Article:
The best DSLR lens for food photography – Part II

Macro Lenses

I already covered this topic in one of my previous posts but I have decided to supplement it with some additional info. As mentioned before, the choice of photo lens strictly reflects your style of shooting. I believe that every food photographer has his/her own preference and most of the time the choice is based on many different aspects.

Cost, versatility, focal length, minimum focusing distance, built quality are just few things that we take in consideration when picking up a new lens. I talked about this before. Right now I would like to cover actual products that most of food photographers use today.

First, I want to mention that my experience with DSLR lenses is strictly allied with Canon and Nikon DSLR cameras. Although I used some other equipment in the past (large format cameras and lenses) I would like to concentrate on these two major consumers brands.

My style of shooting could be quite versatile but over the years I found that 70% photos I produced consists of close-ups or photos where food subject is presented in a “macro” mode. This is the reason I want to cover some of the macro lenses I had a chance to work with. There are four technical features that are very important to me therefore I will rate each lens based on sharpness (resolution), quality of bokeh (smoothness of the out of focus area), vignetting and the cost.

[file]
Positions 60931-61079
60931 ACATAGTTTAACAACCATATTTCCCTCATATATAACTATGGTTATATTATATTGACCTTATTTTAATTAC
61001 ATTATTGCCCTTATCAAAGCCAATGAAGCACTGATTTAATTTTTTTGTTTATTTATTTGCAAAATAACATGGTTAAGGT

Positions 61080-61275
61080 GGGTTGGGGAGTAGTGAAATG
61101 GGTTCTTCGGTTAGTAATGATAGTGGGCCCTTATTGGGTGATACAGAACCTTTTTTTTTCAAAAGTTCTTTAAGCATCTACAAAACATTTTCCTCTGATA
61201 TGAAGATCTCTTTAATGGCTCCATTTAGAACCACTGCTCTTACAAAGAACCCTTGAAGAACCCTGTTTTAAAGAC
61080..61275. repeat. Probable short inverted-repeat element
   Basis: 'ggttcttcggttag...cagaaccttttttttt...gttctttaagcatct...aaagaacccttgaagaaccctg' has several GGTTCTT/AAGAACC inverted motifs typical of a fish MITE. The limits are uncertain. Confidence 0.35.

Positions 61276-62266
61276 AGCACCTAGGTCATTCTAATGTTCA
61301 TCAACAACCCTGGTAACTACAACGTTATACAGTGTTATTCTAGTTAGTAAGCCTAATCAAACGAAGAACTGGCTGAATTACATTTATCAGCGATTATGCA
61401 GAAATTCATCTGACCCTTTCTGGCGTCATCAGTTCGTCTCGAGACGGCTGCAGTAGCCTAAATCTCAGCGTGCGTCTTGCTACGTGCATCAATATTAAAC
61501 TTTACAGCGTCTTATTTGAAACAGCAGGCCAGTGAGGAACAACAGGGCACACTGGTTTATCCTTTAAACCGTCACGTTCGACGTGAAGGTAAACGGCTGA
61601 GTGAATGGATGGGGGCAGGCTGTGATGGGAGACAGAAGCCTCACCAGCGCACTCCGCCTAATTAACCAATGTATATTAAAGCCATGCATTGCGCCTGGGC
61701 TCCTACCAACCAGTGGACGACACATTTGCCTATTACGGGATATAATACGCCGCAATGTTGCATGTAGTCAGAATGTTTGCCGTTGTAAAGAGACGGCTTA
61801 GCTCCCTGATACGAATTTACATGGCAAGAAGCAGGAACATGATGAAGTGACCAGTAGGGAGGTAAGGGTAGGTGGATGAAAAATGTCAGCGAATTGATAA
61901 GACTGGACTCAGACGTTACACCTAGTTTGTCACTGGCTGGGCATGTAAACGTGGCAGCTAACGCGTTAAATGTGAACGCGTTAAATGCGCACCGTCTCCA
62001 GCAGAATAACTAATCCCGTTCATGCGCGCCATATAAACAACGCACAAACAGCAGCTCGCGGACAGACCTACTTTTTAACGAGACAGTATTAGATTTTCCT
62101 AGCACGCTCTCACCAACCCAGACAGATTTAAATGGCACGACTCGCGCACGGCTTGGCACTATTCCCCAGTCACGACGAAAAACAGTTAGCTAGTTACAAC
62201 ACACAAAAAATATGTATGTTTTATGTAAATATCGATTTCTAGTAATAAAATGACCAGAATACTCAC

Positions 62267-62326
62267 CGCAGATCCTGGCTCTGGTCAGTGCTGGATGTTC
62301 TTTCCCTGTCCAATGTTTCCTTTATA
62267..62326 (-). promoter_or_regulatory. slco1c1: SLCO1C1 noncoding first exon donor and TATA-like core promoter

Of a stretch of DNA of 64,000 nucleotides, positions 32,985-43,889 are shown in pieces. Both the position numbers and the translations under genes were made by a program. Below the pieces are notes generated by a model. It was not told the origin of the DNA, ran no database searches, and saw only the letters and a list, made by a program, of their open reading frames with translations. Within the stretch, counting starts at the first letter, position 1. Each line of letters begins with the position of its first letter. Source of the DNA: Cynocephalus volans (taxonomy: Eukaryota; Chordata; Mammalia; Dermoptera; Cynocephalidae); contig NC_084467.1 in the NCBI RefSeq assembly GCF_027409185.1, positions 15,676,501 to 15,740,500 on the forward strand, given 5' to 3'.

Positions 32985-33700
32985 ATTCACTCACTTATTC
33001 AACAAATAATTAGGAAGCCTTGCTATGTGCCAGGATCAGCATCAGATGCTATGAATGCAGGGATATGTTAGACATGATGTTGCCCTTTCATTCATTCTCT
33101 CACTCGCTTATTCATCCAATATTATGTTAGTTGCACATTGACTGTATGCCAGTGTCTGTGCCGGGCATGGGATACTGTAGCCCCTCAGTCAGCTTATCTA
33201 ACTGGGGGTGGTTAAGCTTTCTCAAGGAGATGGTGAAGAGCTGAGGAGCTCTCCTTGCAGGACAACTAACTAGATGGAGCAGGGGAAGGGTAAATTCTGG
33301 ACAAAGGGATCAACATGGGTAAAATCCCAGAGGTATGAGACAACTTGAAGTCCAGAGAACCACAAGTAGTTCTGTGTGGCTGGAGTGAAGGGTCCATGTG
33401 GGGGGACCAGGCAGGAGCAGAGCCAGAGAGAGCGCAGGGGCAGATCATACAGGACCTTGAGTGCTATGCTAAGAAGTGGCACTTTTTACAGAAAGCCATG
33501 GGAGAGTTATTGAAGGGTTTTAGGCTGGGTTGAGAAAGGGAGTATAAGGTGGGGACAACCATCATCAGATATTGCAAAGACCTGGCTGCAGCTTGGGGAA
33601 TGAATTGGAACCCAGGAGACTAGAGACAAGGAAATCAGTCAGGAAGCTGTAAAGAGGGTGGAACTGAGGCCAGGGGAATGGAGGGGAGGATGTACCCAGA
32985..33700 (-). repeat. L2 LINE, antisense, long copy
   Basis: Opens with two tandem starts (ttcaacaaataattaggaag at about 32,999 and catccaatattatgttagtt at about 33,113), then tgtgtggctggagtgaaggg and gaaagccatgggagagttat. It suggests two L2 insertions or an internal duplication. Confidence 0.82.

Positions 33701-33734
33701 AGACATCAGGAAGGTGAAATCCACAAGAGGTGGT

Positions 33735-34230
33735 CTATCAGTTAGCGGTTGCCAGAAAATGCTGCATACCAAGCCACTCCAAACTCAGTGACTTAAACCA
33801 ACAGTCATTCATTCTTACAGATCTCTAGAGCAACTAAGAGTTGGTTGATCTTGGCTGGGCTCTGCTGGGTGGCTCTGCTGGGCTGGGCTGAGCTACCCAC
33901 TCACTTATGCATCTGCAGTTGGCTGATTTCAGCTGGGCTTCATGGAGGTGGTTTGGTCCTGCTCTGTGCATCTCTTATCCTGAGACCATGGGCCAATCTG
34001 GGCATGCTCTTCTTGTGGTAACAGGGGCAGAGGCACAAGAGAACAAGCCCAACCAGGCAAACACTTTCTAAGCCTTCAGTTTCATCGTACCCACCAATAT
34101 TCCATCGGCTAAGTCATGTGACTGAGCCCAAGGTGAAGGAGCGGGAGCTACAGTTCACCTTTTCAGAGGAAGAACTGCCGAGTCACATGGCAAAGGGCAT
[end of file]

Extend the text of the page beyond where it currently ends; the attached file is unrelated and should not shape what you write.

Canon 100mm f/2.8 USM Macro

This is the great macro lens from Canon. Although it was introduced back in march 2000 it doesn’t falls into outdated lens category by any mean. Canon offers right now the newer model EF 100mm f/2.8 USM L IS, but I can’t really comment on it because I haven’t had a chance to use it. Based on the way we shoot food (use of tripods) I honestly think this might be an overkill.

I bought my copy back in 2002. Over the last 10 years used this Canon lens a lot. I took thousands of pictures with it and I can say it served me very well. I haven’t experienced any technical issues with it. Unfortunately, due to overlapping with other lenses that I recently purchased, I decided to sell it.

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Canon 100mm f/2.8 USM Macro

Canon 100mm f/2.8 USM is pretty sharp lens. I found that center sharpness is great even at f/2.8 but its peak performance can be found between f/4 and f/7. The lens remains perfectly usable till about f/16. The bokeh is quite smooth but in my opinion it could be a bit better …. considering the cost you would expect a little bit more. Vignetting on the end is well controlled and it should cause any trouble at all. I purchased Canon 100mm f/2.8 USM from the local Toronto reseller for approximately $700 CAD. I think is priced OK considering that its counterparts could cost you much more. On the scale from 1 to 10, I would rate Canon 100mm f/2.8 USM:

  1. Sharpness (resolution) – 8
  2. Bokeh – 7
  3. Vignetting – 9
  4. Cost – 8

 

Nikon 105mm f/2.8 AF MICRO-NIKKOR

Not to be confused here … when Nikon says Micro they actually mean Macro. I bought used copy of Nikon 105mm micro lens back in 2008 … almost at the same time when I got my first Nikon DSLR camera Nikon D3. Nikon 105mm f/2.8 was replaced in 2006 with the newer VR version, but this will fall into the same category as the new Canon EF 100mm f/2.8 USM L IS. I really see no reason at all for building VR or IS version for any macro lens although it could be helpful for shooting insects or some wild life.

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Nikon 105mm f/2.8 AF MICRO-NIKKOR